"I swear by my life and my love of it that I will never live for the sake of another man, nor ask another man to live for mine." This is the creed of Ayn Rand’s 1000+ page novel, Atlas Shrugged. It was written in the 1950’s from a woman who had grown up in communist Russia, and the story focuses on the negative consequences of regulating capitalism and individualism.
The book was a page-turner – at times because I was captivated by the mystery of the story and fascinated by Rand’s ability to take me into a world where I rooted for the characters that I would hesitate to endorse in my real life. The other way it became a page-turner was that I ended up skimming past several 30-page monologues (or rants) that were redundant and, quite frankly, self-indulgent. Rand’s arguments are compelling and worthy of consideration, but they were also disturbing – particularly reflecting a worldview that promotes selfish ambition for the sake of happiness and denies the responsibility that we have to one another.
Rand’s words state:
My philosophy, in essence, is the concept of man as a heroic being, with his own happiness as the moral purpose of his life, with productive achievement as his noblest activity, and reason as his only absolute.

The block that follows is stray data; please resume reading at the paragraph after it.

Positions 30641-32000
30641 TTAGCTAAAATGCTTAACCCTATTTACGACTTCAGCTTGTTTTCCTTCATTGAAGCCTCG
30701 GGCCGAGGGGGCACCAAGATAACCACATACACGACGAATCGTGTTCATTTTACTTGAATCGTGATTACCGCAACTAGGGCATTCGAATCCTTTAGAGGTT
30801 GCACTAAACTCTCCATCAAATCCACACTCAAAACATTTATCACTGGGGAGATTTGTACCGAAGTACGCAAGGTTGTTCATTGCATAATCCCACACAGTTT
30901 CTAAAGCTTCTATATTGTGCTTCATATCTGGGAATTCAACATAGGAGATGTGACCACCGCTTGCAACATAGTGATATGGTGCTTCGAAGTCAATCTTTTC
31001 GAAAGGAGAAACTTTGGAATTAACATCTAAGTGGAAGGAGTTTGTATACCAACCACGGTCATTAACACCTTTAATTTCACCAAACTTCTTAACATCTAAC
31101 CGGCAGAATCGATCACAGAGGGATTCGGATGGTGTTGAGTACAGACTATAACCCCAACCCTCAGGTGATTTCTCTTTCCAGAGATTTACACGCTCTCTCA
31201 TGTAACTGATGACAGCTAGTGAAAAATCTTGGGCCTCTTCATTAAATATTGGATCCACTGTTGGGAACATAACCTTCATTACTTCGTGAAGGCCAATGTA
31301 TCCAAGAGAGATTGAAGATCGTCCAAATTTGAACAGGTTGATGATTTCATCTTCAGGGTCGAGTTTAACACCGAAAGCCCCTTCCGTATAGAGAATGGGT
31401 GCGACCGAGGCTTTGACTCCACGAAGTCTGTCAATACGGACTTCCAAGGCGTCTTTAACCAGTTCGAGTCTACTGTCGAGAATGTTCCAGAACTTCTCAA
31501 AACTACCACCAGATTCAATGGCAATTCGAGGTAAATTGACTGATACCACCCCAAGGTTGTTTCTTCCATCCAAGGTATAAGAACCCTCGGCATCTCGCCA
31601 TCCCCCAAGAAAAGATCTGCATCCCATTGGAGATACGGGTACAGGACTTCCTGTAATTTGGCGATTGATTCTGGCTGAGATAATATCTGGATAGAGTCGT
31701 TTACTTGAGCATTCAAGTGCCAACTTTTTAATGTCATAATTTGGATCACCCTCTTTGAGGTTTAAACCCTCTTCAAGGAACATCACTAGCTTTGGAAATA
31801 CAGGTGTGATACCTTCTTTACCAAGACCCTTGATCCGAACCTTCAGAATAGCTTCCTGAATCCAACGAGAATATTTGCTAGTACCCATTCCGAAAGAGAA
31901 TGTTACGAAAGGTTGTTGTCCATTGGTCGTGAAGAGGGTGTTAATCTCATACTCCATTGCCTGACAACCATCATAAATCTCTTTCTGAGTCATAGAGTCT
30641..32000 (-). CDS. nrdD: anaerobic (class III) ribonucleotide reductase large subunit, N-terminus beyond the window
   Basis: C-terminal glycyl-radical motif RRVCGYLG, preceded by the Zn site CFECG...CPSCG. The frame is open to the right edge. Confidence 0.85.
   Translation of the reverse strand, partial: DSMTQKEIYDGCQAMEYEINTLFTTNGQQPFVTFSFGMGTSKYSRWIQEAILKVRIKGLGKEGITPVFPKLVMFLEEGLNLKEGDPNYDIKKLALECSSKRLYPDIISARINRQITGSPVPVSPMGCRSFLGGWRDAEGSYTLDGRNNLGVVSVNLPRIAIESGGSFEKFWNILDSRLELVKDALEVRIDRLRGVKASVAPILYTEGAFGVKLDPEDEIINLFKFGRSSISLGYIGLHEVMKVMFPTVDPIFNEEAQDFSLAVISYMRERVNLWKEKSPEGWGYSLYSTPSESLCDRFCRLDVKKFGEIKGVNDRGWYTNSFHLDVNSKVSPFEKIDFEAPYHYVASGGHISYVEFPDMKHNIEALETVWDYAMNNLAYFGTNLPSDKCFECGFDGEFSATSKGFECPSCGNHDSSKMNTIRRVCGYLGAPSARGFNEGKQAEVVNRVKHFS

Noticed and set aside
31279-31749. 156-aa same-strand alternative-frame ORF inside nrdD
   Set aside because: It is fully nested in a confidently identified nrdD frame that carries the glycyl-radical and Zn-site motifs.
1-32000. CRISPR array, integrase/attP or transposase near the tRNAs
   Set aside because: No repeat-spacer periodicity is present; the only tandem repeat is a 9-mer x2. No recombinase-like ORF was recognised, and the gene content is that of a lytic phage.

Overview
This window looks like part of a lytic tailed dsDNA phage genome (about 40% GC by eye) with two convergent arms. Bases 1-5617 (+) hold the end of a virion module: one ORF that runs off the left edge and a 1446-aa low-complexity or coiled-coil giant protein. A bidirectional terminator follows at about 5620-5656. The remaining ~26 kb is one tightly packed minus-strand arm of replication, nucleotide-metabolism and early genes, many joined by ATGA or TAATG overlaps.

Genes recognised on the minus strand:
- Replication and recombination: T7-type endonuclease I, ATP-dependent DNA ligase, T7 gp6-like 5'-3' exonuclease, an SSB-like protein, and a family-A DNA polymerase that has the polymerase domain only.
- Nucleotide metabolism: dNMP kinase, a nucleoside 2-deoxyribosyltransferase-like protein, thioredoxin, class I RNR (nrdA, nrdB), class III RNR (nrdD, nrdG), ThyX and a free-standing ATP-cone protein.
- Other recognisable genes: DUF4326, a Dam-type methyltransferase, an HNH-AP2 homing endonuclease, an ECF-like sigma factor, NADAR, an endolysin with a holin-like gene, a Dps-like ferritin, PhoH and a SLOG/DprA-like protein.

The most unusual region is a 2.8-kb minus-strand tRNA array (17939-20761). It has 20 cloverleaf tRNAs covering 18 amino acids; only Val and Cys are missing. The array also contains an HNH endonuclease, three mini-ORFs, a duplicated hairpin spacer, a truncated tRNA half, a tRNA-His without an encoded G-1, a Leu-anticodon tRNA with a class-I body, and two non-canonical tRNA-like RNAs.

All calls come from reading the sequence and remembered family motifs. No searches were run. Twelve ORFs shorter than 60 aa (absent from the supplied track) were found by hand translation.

Atlas Shrugged is an upside-down world where acts of mercy and compassion are deemed sinful, and where selfishness and self-promotion are virtues.
I read this book through the dirt roads of Africa where the desert people of Marsabit are at the mercy of strangers to partner with them in the provision of water. I read this book in western Kenya where a thousand HIV-positive mothers, fathers and children are alive because of the life-saving drugs provided by PEPFAR (The President’s Emergency Plan for AIDS Relief). I read this book in our nation’s capital as global forces gathered for the International AIDS Conference to protect those who dearly need it. And I read this book back in my inner-city neighborhood that is struggling through the implications of gentrification by the rich in the neighborhood of the poor.
I appreciate the novel’s warning against the destruction of society through communism. Yet, ultimately Ayn Rand’s story mocks the life I am committed to. She simplifies the world’s problems by suggesting that those who matter in the world are the ones who are the most intelligent, reasonable and powerful for their own sake. It is a “God helps those who help themselves” kind of worldview. I do believe in free markets and the rights of individuals. And I do not believe in handouts, and choose to model our work in Africa differently than traditional charity. But I do believe in the story of the Good Samaritan, and in the power of sacrificial love. Therefore, when Atlas shrugged, compassion crumbled.